Spring wheat harvesting in the Canadian Prairies has been slowed by rain across key growing regions.
But Don Keeney at MDA Weather Services said that rains would ease this week.
“The down turn in rains across the region will allow wetness to ease a bit, and canola and spring wheat to harvesting to finally improve again,” Mr Keeney said.
December Minneapolis spring wheat closed down 1.2% at $5.09 ¼ a bushel.
And consultancy Strategie Grains lifted its EU wheat crop estimate by 3.6m tonnes to 155.2m tonnes. This would leave EU wheat production just 1.5m tonnes behind last year’s record high.
Strategies Grains lifted its forecast for soft wheat exports by 0.2m tonnes to 27.0m tonnes.
This forecast still lags last year’s 32.5m tonnes exports, underlying the ample supplies of global wheat.
Meanwhile hopes are growing that the Australian harvest may exceed 27m tonnes, putting it within a whisker of being the second largest on record.
December wheat in Paris closed down 0.9% at E166.75 a tonne.
Chicago December wheat closed down 1.1% at $4.81 ½ a bushel.
US corn export sales were at 533m tonnes, were markets had expected 400-600m tonnes.
And Stratagie Grains cut its EU corn forecast again on Thursday, down 2.3m tonnes to 57.4m tonnes, compared to 75.7mn tonnes.
EU wheat production was hit by hot weather earlier in the summer, which stressed plants during their development.
But harvest pressure in the US bore down on Chicago prices, as December corn closed down 1.4% at $3.79 ¾ a bushel.
Cotton prices fell despite decent export sales.
US export sales for 2015-16 crop reached 96,600 running bales in the week to last Wednesday, up 16% from the previous week and up 46% from the prior four-week average.
But China was notably absent from buying, and total commitments are lagging far behind last year.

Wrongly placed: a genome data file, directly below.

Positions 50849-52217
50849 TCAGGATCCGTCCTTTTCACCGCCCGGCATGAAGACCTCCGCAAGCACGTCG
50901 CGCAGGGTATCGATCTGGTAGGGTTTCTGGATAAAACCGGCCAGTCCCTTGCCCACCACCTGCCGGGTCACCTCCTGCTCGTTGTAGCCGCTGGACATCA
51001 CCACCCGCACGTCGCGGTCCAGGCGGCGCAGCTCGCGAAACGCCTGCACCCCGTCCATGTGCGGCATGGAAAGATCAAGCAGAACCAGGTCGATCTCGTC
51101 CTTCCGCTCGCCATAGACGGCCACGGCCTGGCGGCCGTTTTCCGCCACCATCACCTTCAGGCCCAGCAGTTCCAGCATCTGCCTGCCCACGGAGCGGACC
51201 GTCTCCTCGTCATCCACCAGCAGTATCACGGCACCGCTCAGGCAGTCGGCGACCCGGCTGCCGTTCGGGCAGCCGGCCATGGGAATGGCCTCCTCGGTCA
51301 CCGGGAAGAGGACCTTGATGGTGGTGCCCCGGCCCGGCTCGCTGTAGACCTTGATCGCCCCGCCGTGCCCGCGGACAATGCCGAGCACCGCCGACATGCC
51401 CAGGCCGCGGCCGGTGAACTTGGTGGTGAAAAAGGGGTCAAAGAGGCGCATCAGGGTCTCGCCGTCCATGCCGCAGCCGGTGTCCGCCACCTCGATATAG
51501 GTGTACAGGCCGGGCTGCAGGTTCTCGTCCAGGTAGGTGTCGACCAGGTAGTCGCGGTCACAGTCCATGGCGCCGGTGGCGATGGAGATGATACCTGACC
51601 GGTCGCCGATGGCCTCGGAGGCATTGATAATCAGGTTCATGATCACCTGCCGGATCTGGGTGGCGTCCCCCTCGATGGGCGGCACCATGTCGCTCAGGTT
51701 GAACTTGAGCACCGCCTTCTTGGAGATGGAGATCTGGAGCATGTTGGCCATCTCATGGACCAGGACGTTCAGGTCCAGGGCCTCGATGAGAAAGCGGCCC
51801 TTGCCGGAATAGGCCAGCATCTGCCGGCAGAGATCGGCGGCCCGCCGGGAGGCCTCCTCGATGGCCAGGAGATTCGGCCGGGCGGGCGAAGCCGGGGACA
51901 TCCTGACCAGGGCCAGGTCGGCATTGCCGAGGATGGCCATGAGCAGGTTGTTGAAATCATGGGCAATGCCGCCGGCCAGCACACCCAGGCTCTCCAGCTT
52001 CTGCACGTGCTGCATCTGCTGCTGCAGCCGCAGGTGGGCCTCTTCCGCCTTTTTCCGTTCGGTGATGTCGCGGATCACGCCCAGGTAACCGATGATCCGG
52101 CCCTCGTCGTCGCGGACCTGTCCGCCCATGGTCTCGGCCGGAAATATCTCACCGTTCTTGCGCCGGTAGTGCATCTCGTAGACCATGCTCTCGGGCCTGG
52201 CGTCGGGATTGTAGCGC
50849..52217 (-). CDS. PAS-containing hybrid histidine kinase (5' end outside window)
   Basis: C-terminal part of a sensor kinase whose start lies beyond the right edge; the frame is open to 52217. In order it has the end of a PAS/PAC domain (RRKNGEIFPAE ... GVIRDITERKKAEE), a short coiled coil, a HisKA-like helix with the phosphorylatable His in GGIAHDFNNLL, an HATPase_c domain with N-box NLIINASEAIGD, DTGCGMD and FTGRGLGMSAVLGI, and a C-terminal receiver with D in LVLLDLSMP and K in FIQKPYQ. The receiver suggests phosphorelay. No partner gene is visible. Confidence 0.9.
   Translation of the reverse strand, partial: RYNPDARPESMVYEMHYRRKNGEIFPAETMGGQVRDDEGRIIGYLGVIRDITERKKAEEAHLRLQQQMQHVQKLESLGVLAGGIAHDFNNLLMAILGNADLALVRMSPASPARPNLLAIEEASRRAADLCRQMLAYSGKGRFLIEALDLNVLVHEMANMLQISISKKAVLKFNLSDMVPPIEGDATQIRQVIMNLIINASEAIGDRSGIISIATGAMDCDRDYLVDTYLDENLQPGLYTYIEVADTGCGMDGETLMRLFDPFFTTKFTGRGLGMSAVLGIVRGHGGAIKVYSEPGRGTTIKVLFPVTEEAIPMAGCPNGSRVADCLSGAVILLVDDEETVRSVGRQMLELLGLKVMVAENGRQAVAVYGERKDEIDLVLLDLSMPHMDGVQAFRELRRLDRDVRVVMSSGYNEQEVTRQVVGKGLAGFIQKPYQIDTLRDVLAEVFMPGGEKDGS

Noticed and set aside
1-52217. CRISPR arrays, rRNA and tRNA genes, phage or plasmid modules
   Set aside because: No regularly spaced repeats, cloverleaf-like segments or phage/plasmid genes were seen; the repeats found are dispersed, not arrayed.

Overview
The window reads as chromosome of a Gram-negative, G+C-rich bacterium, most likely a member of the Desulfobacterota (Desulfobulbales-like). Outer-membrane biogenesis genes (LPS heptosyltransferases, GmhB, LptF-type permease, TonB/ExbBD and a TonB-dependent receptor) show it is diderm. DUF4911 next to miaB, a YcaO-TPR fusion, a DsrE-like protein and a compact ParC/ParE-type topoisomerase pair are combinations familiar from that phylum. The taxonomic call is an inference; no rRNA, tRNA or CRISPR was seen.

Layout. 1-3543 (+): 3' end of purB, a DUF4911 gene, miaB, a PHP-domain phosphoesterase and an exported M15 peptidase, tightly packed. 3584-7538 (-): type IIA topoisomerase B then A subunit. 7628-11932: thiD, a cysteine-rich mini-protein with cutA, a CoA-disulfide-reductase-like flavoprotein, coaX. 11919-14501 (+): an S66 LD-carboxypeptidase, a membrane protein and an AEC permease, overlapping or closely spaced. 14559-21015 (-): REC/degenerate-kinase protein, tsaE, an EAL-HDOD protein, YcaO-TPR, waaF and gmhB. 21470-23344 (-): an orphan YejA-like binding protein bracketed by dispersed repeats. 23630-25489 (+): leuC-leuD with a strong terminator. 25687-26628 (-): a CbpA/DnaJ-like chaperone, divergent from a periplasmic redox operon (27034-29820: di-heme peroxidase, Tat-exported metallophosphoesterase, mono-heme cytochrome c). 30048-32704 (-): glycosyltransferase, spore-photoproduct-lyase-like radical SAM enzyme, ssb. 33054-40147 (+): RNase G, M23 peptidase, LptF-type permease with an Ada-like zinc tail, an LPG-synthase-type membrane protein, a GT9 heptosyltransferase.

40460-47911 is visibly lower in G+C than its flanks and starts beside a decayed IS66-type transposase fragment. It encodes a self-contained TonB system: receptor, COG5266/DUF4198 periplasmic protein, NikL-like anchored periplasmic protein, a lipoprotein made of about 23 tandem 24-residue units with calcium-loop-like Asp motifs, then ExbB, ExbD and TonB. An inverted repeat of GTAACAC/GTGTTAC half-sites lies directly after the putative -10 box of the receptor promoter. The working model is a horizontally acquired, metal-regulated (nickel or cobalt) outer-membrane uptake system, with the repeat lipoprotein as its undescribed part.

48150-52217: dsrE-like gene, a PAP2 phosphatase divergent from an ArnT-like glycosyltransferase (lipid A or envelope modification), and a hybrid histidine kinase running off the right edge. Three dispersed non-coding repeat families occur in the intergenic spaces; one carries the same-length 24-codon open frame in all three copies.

Chinese cotton imports hit a 10-year low in August, and concerns are mounting about the future of Chinese demand, particularly as synthetic fibre remains notable cheaper than cotton in China.
December cotton settled down 0.5%, at 62.40 cents a pound.
October raw sugar settled down 0.3%, at 11.44 cents a pound, pressured by fresh weakness in the real, which came within a whisker of touching last week’s 2-1/2 week low.
The wheels continue to churn in the Brazilian government over the implantation of anew gasoline tax.
If implemented, this would encourage ethanol consumption, and divert cane away from sugar production.
But despite ongoing ministerial meetings, the issue has yet to be resolved.
“Naturally, the sugar and ethanol sector is in favour of an increase in the CIDE rate as discussed, but it seems they will have to wait some time for it, meaning that the issue will be bubbling away behind the scenes for sugar traders,” said Nick Penney, senior trader at Sucden Financial.
December arabica coffee settled up 0.4%, at 118.55 a pound.
November robusta coffee finished down 1.1%, at $1,564 a tonne.
(Source – http://www.agrimoney.com/marketreport/pm-markets-no-us-rate-hike-but-grain-prices-fall–3300.html)